“He’s playing a different game than pretty much everyone else,” Gretzky said over the phone, as McDavid led his Oilers to a five-game rout in the Battle of Alberta. “The only two guys who compare him to in the league right now would be Patrick Kane and (Nikita) Kucherov — and that’s only in the basis of their playmaking ability. But Connor does it at a speed that I don’t know if those other two guys have.”
“They have his hockey sense, and they have his vision, but he can do it at a speed that nobody else can do it at.
And so he’s always one play ahead of everyone else, knowing where the next guy is, where his teammates are. He’s extremely unselfish, but I think the biggest difference is, he competes at a tempo that nobody else is at.
“That I don’t think we’ve ever seen.”
There was a time, not so long ago, that the Crosby caveat existed. A time when the answer to the questions, “Who is the NHL’s best player?” and, “Which player would you want for a Game 7 to win the Stanley Cup?” had separate answers.
Today, McDavid’s defensive acumen, his faceoff work and his determination in all three zones of the rink has eliminated any “ya, buts” from the conversation.
And now he is beginning to lead his team places. Now, he’s taken a franchise that has wallowed, and with co-phenom, Leon Draisaitl, arrived at this Western Conference Final. Now, the distance between McDavid and Crosby that has disappeared becomes just another separator between McDavid and Matthews — and everyone else.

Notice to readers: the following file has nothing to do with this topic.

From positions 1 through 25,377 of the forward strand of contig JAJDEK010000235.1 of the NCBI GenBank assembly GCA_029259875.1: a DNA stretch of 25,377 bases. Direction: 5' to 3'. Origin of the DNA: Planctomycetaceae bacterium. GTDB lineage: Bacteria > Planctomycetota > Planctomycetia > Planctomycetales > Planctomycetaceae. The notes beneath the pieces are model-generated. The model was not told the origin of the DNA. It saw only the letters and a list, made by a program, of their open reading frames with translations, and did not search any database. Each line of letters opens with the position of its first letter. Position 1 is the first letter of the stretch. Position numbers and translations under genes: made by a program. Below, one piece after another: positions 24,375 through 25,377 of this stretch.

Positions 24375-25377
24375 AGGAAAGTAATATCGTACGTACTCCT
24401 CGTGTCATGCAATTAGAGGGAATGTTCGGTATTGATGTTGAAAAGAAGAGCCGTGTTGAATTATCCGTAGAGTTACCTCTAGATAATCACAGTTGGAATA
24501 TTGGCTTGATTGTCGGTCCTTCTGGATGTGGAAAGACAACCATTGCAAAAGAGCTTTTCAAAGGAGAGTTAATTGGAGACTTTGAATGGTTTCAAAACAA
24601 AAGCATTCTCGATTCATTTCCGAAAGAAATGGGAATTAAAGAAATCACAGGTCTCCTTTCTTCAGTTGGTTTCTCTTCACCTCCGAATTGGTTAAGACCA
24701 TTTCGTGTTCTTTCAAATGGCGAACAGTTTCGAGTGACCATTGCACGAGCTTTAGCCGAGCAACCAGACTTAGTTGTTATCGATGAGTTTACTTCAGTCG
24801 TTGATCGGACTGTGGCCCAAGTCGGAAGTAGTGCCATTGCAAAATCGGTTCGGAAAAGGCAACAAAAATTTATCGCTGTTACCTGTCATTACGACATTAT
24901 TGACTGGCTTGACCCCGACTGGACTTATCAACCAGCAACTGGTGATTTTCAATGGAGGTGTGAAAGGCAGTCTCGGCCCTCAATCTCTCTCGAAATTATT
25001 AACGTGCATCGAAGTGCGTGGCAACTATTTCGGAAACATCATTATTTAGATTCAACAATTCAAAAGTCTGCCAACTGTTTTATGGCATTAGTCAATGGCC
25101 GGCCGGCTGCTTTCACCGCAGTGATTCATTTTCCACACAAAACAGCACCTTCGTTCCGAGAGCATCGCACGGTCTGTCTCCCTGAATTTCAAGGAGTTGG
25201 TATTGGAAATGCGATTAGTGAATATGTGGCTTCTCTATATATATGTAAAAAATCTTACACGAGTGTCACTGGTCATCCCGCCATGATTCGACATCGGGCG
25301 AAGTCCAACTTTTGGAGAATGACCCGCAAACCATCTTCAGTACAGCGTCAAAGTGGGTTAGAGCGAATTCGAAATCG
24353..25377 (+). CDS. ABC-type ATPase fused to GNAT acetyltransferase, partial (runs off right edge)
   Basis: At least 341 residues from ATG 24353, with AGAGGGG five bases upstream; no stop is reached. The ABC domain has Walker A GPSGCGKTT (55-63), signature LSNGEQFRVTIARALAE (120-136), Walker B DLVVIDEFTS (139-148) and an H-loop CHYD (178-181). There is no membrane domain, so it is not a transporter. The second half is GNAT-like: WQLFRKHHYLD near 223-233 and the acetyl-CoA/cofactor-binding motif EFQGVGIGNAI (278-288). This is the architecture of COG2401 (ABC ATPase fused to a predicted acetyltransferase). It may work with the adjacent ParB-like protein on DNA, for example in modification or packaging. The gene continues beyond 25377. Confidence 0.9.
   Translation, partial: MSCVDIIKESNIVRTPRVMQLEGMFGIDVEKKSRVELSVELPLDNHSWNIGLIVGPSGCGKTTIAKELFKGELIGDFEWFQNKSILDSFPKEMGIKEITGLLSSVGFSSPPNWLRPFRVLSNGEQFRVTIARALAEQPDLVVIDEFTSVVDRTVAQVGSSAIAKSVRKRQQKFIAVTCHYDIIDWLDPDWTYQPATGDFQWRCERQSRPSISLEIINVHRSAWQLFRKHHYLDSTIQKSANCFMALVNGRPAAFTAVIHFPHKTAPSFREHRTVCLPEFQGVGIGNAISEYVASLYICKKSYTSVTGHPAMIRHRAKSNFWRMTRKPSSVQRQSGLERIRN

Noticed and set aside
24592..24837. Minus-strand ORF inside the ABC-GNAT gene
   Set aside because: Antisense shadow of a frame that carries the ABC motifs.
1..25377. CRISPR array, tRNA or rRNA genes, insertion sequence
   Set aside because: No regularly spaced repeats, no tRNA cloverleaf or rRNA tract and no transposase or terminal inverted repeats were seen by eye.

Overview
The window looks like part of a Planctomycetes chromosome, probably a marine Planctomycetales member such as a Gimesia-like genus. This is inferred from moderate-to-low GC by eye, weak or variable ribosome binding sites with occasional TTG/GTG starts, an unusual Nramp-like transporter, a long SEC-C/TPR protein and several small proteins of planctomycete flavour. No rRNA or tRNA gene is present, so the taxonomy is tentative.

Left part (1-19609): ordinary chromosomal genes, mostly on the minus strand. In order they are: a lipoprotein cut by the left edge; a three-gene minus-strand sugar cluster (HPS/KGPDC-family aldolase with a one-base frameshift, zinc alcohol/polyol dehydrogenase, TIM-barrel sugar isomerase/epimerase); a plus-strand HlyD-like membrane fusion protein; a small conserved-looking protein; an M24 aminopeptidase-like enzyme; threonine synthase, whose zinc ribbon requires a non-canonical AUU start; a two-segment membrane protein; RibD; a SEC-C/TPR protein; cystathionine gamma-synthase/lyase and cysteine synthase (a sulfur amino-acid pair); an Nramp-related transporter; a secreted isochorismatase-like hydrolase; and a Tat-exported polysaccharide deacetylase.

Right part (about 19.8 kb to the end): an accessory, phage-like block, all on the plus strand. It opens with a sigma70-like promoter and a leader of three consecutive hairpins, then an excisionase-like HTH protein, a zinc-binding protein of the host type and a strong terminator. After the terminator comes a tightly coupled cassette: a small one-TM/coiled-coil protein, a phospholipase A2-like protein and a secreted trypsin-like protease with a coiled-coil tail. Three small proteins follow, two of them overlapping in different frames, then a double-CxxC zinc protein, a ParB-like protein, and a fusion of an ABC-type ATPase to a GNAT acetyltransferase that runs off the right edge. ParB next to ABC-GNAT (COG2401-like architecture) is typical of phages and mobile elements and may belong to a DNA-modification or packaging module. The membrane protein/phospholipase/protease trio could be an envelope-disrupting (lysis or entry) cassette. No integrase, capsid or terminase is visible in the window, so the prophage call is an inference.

“Over the years he’s gone through a lot of trials and tribulations as far as the team goes, changes in the organization,” Gretzky said. “Through all that adversity, both him and Leon have carried their heads high and been then extremely accountable when things were tough. Now they’re enjoying the fruits of the success of the hockey club.
“Now their level of compete and battle, although it’s always been there, it just seems to be rising.”
Poll all of the nearly 1,000 NHL players in a given season. Add in another 500 coaches, front office types, scouts and such, and we’d wager that McDavid would get more than 1,475 votes as hockey’s top player.
The people in the know, they know.
Now, as the last of the rest of the hockey world gets its chance to see what the others have already come to realize, the conversation gets historical.
Forget today’s players. Who do we compare McDavid to … ever.
“I think that the closest player, but a different position, for me to watch would be Bobby Orr,” Bowman said. “Bobby Orr could really take off, and guys would be scrambling to try to get in position. Then he’s around behind the net, and then he can still make the play.”
Gretzky watched McDavid take his Oilers down the stretch, change his game and lead them in the right direction under a new coach.
“And then on top of that, when they were down three to two against L.A. (in Rd. 1) he put the team on his back and really made the difference — especially in Game 6, and of course Game 7 in Edmonton,” Gretzky marveled. “That’s what great players do. Bobby Orr did it. Lemieux did it. Messier did it. Howe did it. He’s doing that right now.”
McDavid scored the 2-0 goal that solidified their 2-0, Game 7 win over L.A. Then he scored the OT winner in the clinching Game 5 at Calgary.